09 Nov 2019 20:11 IST

Reimagining business education in a dynamic world

Key prescriptions centre on four areas: Customisation, diversity, long-term learning and research

The MBA is the Ambassador car of yore. Sturdy, reliable, yet any improvement to it has been mainly a case of tinkering at the margins. For decades, the MBA has been the go-to degree for students hoping to sit in the boardroom one day or to earn big money as consultants or investment bankers. There are plenty of MBAs even today who do exactly that. So why, then, is the business education industry sounding the alarm on the future?

Suresh Ramanathan


I would like to highlight three major issues facing the world of business education. These issues are not new, for the most part. They are the result of a classic problem that we business school professors teach our students - change blindness. That is, we fail to recognise gradual changes in the environment. It's a pity that many among us have not taken those lessons to heart and thought about how they might apply to our own universe.

The first major issue is the relentless press towards commoditisation. Lack of innovation and a rush to capitalise on demand has led to the burgeoning of business schools across the country, most of which have nothing new to offer. In a crowded market, there is very little differentiation. The curriculum at most business schools is very similar, focusing primarily on providing exposure to a wide range of functional areas in the first year and then a set of specialisations in the second.

The result is what one might call strategic herding — a tendency to benchmark and copy from each other, and an overall loss of value in the ‘industry,’ if I may call it that. As a consequence, we are seeing a large number of colleges and universities both in India and abroad closing shop or migrating to other business models. For example, both the University of Illinois at Urbana-Champaign and the University of Wisconsin, Madison, have closed their brick-and-mortar business programmes and migrated completely online.

Preoccupation with short-term outcomes

The second big issue is an inordinate focus on short-term outcomes. Like it or not, business schools, especially in India, are placement factories. Students evaluate RoI based on the percentage increase in salary they earn after graduation relative to what they were earning before, and the fees they pay for it. Nothing wrong with that, and I can definitely understand the mindset at a time when fees at most business schools run into lakhs of rupees. However, this focus on the immediate outcome ignores a basic fact. Are our students prepared for the long game? What happens after they are five years out and the non-linear growth of technology causes their skills to become outdated? What happens when they are called to solve more abstract problems within the organisation, integrating facts across a range of functional areas and incorporating uncertainty? So, the question to ask is whether our business schools treat you like a data point in their alumni database. If so, what needs to change?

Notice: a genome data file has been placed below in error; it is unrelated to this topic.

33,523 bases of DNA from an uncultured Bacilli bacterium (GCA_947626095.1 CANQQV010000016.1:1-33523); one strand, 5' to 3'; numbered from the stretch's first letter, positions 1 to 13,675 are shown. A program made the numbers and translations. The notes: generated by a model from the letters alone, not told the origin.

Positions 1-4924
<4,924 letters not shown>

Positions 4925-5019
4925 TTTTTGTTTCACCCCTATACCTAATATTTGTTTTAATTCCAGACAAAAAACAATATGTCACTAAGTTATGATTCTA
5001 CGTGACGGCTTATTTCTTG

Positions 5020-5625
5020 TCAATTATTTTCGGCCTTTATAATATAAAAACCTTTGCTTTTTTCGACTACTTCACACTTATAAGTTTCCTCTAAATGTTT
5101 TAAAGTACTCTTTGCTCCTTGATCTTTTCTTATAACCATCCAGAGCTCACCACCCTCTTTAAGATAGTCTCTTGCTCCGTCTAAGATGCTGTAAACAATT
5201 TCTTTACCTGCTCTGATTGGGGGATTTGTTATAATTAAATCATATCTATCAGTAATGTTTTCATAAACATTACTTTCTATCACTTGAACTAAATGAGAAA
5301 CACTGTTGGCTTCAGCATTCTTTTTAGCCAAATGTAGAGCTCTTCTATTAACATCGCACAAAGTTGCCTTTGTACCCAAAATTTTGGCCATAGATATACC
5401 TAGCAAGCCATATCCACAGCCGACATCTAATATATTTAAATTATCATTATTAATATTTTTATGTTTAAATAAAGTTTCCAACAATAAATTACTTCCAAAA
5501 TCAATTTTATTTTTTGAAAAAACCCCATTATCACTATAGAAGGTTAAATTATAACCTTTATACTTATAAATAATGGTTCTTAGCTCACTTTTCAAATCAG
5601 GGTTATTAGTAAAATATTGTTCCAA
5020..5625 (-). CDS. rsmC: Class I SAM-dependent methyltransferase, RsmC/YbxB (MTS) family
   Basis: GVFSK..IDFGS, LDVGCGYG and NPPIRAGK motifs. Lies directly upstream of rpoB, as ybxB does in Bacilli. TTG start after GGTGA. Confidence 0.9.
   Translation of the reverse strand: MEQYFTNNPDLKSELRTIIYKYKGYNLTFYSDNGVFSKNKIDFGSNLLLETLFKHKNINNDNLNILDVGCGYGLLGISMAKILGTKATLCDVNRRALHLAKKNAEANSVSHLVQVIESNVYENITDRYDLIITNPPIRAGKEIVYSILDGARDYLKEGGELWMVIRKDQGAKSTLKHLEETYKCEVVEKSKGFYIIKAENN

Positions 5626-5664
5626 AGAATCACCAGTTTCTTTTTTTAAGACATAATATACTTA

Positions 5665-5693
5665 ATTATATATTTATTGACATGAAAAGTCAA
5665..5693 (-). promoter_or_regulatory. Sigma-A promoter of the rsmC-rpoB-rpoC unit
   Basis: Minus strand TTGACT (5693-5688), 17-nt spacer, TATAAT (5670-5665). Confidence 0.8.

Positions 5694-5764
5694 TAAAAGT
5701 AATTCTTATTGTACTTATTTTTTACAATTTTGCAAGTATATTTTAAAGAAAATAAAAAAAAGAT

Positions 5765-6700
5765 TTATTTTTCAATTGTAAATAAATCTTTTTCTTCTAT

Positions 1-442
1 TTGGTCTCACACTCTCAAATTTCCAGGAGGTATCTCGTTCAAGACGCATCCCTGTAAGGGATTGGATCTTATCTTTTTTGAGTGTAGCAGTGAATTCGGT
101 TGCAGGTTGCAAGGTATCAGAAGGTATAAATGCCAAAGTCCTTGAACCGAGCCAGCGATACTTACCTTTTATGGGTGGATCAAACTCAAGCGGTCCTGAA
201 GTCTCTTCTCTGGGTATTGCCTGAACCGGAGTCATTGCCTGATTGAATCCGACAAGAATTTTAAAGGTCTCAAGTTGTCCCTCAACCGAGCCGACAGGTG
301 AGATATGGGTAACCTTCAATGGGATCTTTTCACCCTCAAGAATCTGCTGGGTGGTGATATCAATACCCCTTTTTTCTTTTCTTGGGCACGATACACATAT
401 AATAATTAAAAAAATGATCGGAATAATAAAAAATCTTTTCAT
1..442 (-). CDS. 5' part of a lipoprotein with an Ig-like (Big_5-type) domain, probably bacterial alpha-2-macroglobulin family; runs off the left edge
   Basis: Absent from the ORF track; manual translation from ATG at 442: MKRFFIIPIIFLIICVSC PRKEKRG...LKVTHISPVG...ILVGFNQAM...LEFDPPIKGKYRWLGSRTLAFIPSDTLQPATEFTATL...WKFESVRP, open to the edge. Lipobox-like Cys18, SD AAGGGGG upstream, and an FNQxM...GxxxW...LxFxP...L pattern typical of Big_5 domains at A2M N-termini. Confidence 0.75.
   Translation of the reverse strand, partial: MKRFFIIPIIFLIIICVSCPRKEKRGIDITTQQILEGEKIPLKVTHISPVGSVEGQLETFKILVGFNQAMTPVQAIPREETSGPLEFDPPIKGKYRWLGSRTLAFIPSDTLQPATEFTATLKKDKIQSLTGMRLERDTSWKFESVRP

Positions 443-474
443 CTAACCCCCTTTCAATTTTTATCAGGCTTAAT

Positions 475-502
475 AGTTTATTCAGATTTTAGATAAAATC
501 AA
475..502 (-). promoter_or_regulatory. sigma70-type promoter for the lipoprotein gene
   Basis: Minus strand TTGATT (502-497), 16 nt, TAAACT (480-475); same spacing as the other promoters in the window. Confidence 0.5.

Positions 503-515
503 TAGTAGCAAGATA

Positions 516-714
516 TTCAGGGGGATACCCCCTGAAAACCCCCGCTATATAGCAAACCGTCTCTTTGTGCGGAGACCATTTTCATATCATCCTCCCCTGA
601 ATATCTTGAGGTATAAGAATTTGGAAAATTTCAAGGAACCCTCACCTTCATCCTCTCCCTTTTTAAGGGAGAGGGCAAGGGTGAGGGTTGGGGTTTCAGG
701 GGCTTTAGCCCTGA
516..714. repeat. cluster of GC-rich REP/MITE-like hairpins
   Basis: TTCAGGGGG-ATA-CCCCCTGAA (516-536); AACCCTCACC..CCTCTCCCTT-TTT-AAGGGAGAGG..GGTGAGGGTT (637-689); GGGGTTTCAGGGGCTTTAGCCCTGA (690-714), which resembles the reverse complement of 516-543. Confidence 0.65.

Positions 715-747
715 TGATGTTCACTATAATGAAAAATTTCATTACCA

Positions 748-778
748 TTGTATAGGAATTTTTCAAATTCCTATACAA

The third and final big issue is the lack of resources and support for knowledge creation. Quite frankly, India is woefully behind other countries on research. Countries like the US, China, and even Singapore provide huge resources for developing research skills and productivity. There is no eco-system in India for knowledge creation. Whoever is productive in Indian academia is likely being so based on raw horsepower rather than institutional support.

Apart from the availability of institutional resources, there is also another barrier, namely, the absence of industry-academia collaboration. A lack of trust permeates this relationship, as companies are loath to share data that could be used to generate valuable insights for eventual publication in top-tier academic journals. Despite the possibility of NDAs and water-tight confidentiality agreements preventing the naming of the company or any background information, there is still enormous reluctance on the part of industry to work together with academia. As a result, academicians in India rarely provide useable insights to industry and industry rarely finds utility in collaboration.

Four key prescriptions

Let’s break down these issues and attempt to solve for them. I am going to lay out four key prescriptions, which are by no means exhaustive.

The problem of strategic herding arises in general because companies choose to co-locate to the same area of the strategic terrain, namely the sweet spot where you find a lot of customers willing to pay a good enough price for a reasonable bundle of benefits. Implicit in this decision is the focus on scale. B-schools in India want to attract as many students as possible, offer a whole range of programmes, and generate large revenues. Again, nothing wrong with that at all. However, when the market slows down and hiring gets affected, we are left with a large group of students who still need to be placed. We are seeing headwinds buffeting the job market, with many companies around the world deferring their recruitment or cutting back on numbers.

Added to that is the pressure from online learning platforms and specialised programmes offering opportunities for young professionals with 3-5 years of experience to upskill themselves in specific areas at a fraction of the cost of most business schools. Their agility coupled with the ability to reach large numbers of students poses a significant threat to existing schools that can no longer be ignored.

Embrace customisation